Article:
As for Slovenia, the Committee was concerned about the persistent high level of domestic violence and the low rate of prosecutions and convictions in this context. It asked Slovenia to redouble its efforts to ensure that all cases of gender-based violence, including domestic violence, were thoroughly investigated, that alleged perpetrators were prosecuted and, if found guilty, punished appropriately, and that the victims or their families obtained redress, including adequate compensation. Regarding juvenile justice, the Committee raised concerns that access to ex officio lawyers for minors facing criminal charges for minor offences was not always assured, as it was subject to a juvenile judge’s decision. It asked Slovenia to ensure that all minors facing criminal charges were represented by either a lawyer of their choice or an ex officio lawyer. The Committee also raised concerns about reports suggesting insufficient rehabilitation programmes for drug and alcohol addiction of children deprived of liberty, notably in the Radeče Reform School, and about the poor material conditions of detention detected therein, and asked the State party to strengthen existing and develop new rehabilitation programmes in this regard and ensure the maintenance of adequate conditions of detention in juvenile reform schools.
Mr. Heller said that during the current session, the Committee examined 18 individual complaints and adopted eight decisions on the merits, finding violations in six cases and no violation in two cases, and two other decisions on admissibility. Additionally, eight complaints were discontinued in accordance with the Committee’s Rules of Procedure. The Committee faced a large backlog of individual communications that it was not able to fully address. It called on Member States to provide it with appropriate support to address the backlog.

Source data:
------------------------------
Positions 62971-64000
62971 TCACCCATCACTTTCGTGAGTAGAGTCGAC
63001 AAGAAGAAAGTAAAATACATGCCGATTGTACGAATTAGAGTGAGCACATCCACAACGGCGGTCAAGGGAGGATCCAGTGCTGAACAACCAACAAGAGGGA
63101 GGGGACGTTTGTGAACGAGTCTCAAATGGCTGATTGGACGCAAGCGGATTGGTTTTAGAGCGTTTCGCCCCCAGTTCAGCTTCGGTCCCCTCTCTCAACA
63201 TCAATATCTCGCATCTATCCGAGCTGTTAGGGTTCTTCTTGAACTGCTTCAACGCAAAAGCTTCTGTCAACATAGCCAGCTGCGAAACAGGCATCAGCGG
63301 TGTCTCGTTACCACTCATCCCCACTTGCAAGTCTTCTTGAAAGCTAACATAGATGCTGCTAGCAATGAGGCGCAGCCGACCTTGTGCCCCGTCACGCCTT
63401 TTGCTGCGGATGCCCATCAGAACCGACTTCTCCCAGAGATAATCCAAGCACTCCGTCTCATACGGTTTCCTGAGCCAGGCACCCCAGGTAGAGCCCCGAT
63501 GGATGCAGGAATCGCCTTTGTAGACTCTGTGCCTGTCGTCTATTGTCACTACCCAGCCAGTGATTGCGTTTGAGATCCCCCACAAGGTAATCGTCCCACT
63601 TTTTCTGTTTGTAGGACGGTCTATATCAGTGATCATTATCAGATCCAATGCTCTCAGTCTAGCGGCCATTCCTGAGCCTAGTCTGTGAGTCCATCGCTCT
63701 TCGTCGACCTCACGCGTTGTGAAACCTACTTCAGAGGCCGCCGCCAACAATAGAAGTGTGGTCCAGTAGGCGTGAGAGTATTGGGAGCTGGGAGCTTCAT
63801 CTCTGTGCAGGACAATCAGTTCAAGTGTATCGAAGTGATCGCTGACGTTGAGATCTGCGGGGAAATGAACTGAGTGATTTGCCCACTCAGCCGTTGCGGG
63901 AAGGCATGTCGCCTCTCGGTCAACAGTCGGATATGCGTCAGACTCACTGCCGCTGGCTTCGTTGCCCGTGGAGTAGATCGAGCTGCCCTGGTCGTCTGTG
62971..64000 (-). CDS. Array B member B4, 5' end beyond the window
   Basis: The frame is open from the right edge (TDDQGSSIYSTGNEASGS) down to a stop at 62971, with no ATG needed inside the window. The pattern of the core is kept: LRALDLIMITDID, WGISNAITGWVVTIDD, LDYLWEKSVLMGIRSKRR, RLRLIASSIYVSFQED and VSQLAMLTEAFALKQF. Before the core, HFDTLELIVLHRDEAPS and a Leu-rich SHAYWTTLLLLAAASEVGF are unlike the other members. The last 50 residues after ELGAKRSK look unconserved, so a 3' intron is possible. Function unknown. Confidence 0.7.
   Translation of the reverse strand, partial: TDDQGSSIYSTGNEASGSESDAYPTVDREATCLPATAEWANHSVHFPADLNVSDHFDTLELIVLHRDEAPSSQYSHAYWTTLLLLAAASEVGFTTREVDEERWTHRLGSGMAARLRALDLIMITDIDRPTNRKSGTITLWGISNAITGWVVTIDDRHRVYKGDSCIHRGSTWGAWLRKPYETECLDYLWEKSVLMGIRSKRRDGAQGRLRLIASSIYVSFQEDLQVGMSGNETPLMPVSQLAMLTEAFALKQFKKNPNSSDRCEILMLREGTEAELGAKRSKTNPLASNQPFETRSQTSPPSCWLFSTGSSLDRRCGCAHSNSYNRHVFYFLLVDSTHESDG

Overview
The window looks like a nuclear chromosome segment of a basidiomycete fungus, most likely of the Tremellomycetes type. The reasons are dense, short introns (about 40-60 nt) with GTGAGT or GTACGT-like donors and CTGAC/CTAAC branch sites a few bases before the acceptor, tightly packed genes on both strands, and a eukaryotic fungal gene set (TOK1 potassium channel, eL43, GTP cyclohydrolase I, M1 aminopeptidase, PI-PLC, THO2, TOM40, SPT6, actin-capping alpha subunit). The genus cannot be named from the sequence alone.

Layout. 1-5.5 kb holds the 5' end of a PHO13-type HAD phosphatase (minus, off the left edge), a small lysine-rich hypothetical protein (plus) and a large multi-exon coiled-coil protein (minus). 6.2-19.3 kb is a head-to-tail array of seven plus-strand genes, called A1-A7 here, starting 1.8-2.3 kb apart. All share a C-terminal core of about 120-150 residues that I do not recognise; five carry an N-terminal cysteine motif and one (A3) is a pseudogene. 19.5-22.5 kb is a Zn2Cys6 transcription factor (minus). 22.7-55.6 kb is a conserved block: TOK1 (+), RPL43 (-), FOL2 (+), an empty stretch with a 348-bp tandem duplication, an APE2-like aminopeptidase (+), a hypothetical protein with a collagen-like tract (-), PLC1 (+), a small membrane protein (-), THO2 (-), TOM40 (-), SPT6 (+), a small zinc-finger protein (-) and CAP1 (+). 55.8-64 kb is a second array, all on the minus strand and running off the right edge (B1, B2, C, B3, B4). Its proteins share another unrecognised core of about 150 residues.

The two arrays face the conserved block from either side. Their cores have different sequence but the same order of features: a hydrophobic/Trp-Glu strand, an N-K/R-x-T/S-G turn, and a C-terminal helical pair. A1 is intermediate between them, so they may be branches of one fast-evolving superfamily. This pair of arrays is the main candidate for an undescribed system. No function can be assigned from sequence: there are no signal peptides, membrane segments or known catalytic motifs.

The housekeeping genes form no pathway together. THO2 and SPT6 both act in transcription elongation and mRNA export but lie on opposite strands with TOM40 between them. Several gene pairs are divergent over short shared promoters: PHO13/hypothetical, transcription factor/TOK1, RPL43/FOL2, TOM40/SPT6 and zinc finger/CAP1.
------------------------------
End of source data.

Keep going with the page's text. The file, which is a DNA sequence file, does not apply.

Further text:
During the session, the Committee took necessary precautionary measures to protect anyone cooperating with it from reprisals or any other acts of intimidation. The Committee carefully examined all allegations of intimidation and reprisals that it received and acted fully in line with its guidelines on reprisals.
The Committee was reaching the end of a cycle, Mr. Heller said, with two Experts reaching the end of their terms: Ilvija Puce (Latvia) and Sébastien Touze (France). Mr. Heller and other Committee Experts thanked them for their contributions to the Committee and wished them well in their future endeavours.
In closing, Mr. Heller thanked all relevant members of States parties, non-governmental organizations, civil society organizations, national human rights institutes, national preventive mechanisms, as well as Committee Experts, Secretariat staff and other stakeholders for their contributions to the session.
The Committee is scheduled to hold its seventy-ninth session from 15 April to 10 May 2024, during which it will consider the reports of Austria, Azerbaijan, Honduras, Kuwait, Liechtenstein and North Macedonia.